Centering on the popular character of bawdy, naughty Sir John Falstaff, this is one of the easier Shakespeare comedy plots to follow. Though we start with the typical multitude of characters thrown at us in the opening scenes, the groupings and motivations are fairly easy to sort out.

Falstaff (Adam Crowe) sets his wandering eye on two noble women, played by Amy Hayes and Claire Wilcher, the wives, respectively, of Ford (Rob Johansen) and Page (Josh Ramsey). The ladies, already annoyed by being wooed by the fat drunkard, discover they have been sent the exact same love letter and conspire their revenge. Meanwhile, Ford, learning of Falstaff’s advances, disguises himself as lecherous “Brook,” who approaches Falstaff and offers to pay him to have Mistress Ford after he’s done with her.

And in the other main plot, which will lead to the traditional wedding at the end, Page’s daughter Anne (Chelsea Anderson) is asked to choose between crass French Dr. Caius (Gari Williams) and shy Slender (Kelsey VanVoorst) – she wants neither, choosing Fenton (Benjamin Schuetz), who her parents do not like.

Another key character is Mistress Quickly (Carrie Schlatter), who acts as a fixer in these situations for anyone willing to pay her cash. Michael Hosp plays a Welsh parson, Sir Hugh, and other supporting characters are played by Frankie Bolda as Rugby, Zach Joyce as Shallow and Adam Tran as Pistol.

In an interesting casting twist, the character of Simple, who more than lives up to the name as he is sent in various directions on multiple errands, is played by one of the other actors not involved in the moment’s particular scene, and never the same one twice. Wisdom Tooth and director Bill Simmons also made a gentle parody of the Shakespearean tradition of boys playing female roles by having some male roles played by women (perhaps a nod to British slapstick “panto” tradition?).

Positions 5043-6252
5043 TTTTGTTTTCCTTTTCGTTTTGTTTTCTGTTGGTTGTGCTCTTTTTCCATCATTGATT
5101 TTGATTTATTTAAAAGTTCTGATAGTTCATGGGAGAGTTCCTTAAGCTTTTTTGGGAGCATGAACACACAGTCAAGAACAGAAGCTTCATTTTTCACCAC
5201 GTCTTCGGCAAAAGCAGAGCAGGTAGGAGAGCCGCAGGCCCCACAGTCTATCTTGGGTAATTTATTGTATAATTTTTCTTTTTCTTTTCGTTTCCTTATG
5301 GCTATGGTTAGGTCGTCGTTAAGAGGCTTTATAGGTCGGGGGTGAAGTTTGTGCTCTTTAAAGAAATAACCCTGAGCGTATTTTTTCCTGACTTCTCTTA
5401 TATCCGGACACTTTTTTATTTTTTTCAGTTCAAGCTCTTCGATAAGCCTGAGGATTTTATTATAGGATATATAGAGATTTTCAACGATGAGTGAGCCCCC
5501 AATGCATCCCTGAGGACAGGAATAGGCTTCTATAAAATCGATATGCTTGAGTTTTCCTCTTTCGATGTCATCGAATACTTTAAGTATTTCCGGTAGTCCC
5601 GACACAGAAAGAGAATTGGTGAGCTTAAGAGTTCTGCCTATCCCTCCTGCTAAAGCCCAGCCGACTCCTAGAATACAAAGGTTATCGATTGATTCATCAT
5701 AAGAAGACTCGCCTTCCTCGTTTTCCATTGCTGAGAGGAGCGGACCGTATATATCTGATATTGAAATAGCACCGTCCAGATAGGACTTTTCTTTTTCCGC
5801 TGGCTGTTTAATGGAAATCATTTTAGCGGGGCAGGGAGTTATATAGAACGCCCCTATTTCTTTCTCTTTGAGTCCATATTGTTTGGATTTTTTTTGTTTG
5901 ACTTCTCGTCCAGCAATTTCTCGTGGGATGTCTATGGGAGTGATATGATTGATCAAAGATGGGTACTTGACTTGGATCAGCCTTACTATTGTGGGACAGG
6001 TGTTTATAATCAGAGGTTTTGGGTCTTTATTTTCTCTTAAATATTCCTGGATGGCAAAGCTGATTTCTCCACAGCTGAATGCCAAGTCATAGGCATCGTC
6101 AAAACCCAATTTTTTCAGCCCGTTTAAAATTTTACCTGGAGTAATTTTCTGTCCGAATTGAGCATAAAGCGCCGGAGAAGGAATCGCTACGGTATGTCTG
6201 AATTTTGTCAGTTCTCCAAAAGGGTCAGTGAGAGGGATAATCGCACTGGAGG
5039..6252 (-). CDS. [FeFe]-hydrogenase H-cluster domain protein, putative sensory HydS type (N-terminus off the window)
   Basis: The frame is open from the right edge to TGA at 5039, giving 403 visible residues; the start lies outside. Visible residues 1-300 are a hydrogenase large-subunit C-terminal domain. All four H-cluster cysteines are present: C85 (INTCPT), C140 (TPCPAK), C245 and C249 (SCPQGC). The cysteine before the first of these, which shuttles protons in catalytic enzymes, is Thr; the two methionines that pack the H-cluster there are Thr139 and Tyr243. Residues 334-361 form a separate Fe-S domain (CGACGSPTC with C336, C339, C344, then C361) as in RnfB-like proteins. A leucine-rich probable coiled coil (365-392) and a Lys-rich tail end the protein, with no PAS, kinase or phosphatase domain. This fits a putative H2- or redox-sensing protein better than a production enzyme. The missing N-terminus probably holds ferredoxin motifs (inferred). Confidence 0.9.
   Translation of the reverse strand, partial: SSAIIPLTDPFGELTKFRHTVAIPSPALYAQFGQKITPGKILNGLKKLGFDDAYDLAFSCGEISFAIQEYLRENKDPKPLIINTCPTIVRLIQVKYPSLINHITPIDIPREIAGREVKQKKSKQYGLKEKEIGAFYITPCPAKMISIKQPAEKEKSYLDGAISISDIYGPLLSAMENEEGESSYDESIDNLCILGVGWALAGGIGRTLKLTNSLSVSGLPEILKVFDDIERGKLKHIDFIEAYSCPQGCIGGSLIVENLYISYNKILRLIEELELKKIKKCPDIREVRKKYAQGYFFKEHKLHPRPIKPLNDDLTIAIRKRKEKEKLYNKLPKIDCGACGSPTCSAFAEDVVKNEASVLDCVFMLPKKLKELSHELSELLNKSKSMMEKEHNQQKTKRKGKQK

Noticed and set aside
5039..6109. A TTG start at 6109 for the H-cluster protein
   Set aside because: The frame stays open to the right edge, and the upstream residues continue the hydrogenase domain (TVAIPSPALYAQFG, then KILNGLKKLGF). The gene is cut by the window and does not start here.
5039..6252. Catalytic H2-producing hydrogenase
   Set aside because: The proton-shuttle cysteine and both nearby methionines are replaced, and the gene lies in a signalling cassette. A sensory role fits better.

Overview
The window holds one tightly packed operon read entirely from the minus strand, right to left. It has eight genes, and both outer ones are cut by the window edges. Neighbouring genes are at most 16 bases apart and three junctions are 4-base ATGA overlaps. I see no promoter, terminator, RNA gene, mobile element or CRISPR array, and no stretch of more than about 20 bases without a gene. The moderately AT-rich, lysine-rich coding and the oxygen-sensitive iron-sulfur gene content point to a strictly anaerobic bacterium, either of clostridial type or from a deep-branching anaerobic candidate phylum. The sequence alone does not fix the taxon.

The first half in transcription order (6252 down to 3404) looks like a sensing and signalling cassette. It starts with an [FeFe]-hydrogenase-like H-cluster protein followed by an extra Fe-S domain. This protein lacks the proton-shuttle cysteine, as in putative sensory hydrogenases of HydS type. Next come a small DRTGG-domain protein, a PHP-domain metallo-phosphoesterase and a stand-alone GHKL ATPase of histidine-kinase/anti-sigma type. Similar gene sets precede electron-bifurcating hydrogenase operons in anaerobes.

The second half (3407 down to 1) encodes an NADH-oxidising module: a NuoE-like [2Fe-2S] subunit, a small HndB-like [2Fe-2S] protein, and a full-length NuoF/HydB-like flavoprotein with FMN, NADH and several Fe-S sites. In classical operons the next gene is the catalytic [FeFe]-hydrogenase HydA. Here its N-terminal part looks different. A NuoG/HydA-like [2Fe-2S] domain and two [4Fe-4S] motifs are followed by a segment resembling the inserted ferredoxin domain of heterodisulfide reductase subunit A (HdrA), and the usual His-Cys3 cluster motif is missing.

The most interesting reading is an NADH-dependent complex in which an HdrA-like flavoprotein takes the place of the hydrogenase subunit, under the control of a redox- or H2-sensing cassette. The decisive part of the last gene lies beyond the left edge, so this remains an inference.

The setting has been transported from Olde England to mid-twentieth-century America – around 1954, when the song “Hernando’s Hideaway” was a hit – at The Windsor Hotel & Resort in a mythical Miami or Palm Beach with a Thames River nearby. The art-deco look and ’50s summer wear add to the light atmosphere of the play.

The Elizabethan language, however, is kept intact. But with spirited delivery, including occasional abuse of the fourth wall, this cast brings out the belly-laughs from the audience and play off each other so animatedly that the best word for this experience is simply “fun.”

The play is often criticized for its relative simplicity, but it has its own depth – and how much profundity does one need in a farce? Presented to us in our sitcom-fueled culture, this show comes off like a classic “I Love Lucy.” Hayes and Wilcher definitely give Mistresses Ford and Page a Lucy-and-Ethel chemistry. And like those ladies, they manage to stay one step ahead of the bumbling men to wind up on top.

Performances are May 20-22 and 27-28 at the IndyFringe Theatre, 719 E. St. Clair St., downtown Indianapolis. For info and tickets see indyfringe.org or wisdomtooththeatreproject.org.

(This was also posted at The Word [later The Eagle], Indy’s LGBTQ newspaper)